The views expressed in this article are strictly those of Max Wideman.
The contents of the book under review are the copyright property of Peter Taylor.
Published here September 2017

Introduction | Book Structure | What We Liked
The Interesting Part | Downside | Summary

The Interesting Part

Now comes the really interesting part — Chapter 2 The Challenge of Being a Social Project Manager. What's the point, you may ask? Well, it's all about a new way of working on projects to enable a higher level of project team performance that enables a better product in a shorter time frame with consequent lower ultimate cost. Is that too good to be true? Indeed, it is possible. It just requires a different organizational approach that takes advantage of modern technology.

What follows is specifically targeted at the so-called knowledge-work product sectors that we like to refer to as "Intellect Projects", especially those that may be large and involve a number of stakeholders world wide. How do we know it can work? Because, believe it or not, the construction sector has been doing it for ages. It's called "fast-tracking".

In traditional projects, the project manager has ultimate authority and responsibility over the project work. This is an essential requirement for maintaining complete control. All detailed short-term plans, progress reports, quality control results, change requests, change orders, and the like must flow up to the project manager for approval or acknowledgement and from there be redistributed to those who need to know.

This list must also include completion of each activity so that the next actor can be notified to start their activity. Collectively, this routing of authority through the project manager most often accounts for significant loss of time. On a complex project, what if someone in the hierarchy misdirects activity completion information? What if the prior activity is completed early, or late, and the follow-on actor is not ready, or has got engaged in other work? Then an opportunity is lost for moving on more quickly.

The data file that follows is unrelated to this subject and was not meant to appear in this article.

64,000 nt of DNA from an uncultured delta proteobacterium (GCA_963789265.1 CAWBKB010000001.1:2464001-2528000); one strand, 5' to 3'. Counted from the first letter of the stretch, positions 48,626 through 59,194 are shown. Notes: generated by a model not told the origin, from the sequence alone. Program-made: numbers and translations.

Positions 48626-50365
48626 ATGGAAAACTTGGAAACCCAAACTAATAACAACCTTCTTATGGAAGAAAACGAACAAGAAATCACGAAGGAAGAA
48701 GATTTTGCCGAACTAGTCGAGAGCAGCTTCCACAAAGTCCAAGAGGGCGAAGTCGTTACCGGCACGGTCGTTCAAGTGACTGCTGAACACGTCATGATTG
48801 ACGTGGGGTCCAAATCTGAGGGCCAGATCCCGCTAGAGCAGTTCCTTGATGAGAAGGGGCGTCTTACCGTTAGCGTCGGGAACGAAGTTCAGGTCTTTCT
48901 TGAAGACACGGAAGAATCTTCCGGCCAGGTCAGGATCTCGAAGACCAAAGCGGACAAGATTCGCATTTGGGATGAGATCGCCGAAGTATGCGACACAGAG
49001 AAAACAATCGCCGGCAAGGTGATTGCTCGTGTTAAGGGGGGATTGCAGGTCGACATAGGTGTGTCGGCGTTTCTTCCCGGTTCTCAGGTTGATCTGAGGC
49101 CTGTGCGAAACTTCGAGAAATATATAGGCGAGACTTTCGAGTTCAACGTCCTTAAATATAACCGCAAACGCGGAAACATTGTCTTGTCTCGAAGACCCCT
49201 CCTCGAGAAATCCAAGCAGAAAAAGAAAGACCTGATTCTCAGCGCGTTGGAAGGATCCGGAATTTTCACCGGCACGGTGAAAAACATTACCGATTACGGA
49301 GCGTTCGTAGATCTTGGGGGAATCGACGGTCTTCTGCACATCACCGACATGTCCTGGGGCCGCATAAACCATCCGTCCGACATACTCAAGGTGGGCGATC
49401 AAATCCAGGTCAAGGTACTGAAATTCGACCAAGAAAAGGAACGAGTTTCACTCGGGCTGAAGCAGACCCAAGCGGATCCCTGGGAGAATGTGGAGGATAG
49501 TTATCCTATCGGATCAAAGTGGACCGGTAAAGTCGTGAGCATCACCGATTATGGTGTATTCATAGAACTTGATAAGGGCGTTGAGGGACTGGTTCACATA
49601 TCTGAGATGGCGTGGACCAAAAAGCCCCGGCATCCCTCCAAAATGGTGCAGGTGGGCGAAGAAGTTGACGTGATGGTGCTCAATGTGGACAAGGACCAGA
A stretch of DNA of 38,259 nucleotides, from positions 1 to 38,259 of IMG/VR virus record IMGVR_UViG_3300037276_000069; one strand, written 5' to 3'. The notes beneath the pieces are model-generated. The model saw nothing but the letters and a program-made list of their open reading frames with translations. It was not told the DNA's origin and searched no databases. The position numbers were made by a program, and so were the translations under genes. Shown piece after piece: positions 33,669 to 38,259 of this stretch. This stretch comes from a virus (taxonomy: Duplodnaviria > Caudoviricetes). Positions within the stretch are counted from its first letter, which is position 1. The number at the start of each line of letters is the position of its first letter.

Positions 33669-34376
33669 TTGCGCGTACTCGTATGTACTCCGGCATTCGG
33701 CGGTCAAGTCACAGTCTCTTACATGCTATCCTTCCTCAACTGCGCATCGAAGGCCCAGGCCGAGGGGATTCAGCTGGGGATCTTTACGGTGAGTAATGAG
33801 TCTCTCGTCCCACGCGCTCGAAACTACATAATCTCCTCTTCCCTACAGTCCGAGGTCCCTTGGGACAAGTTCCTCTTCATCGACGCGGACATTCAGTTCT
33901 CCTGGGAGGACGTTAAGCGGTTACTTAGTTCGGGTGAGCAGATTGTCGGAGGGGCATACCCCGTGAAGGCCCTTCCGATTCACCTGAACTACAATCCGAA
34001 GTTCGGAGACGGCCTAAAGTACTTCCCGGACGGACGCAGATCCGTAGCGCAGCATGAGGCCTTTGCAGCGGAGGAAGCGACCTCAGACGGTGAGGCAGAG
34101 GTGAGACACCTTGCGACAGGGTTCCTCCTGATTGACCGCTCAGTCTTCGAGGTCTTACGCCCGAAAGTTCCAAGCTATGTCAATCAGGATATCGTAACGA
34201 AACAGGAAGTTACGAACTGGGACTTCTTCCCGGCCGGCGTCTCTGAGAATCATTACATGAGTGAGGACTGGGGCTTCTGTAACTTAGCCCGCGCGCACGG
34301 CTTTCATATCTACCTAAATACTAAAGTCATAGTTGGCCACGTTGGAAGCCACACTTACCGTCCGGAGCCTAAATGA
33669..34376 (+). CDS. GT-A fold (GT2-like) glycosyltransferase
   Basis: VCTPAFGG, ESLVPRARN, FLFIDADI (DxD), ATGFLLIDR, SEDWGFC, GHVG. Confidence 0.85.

In construction, the project site is the central pivot. Project managers can encourage the various actors to see for themselves the state of progress and hence be ready to start promptly, or even arrange to overlap their work for overall completion sooner. Hence, this approach in construction is given the name "fast-tracking".

In intellectual project work, lack of visibility of the state of the project is a problem. Hence, according to Peter Taylor, the social project manager's goals are:[15]

"To help increase their project team's performance by encouraging and enabling:

  • Collaboration, communication and commitment;
  • Transparent information sharing in a time efficient way;
  • Visibility of collective purpose;
  • Collective risk management;
  • Self-correcting communication;
  • Removal of burdensome bureaucracy and empowerment of the individual; and
  • Provision of the right level of enterprise governance."

Amen to all of that. The point is, all of this can now be accomplished by taking advantage of cloud-based computing to "house" the project, and personal cell phones for instant direct communication to the various project components regardless of the location of the contributions from around the world. This significantly reduces the time for overall product development.

The following graphics describe the improvement:

Figure 1: Impact of increasing team size on communication paths
Figure 1: Impact of increasing team size on communication paths[16]
Figure 2: Fragmented nature of project managed communications
Figure 2: Fragmented nature of project managed communications[17]
Figure 3: Design of peer-to-project self-managed communication
Figure 3: Design of peer-to-project self-managed communication[18]

In Figure 3, it will be seen that the project manager is now removed from the onerous secretarial-like task and responsibility of keeping the information flow going. Instead, the project manager can focus on building the product.

What We Liked  What We Liked

15. Ibid, p39
16. Ibid, p44
17. Ibid, p45
18. Ibid, p47
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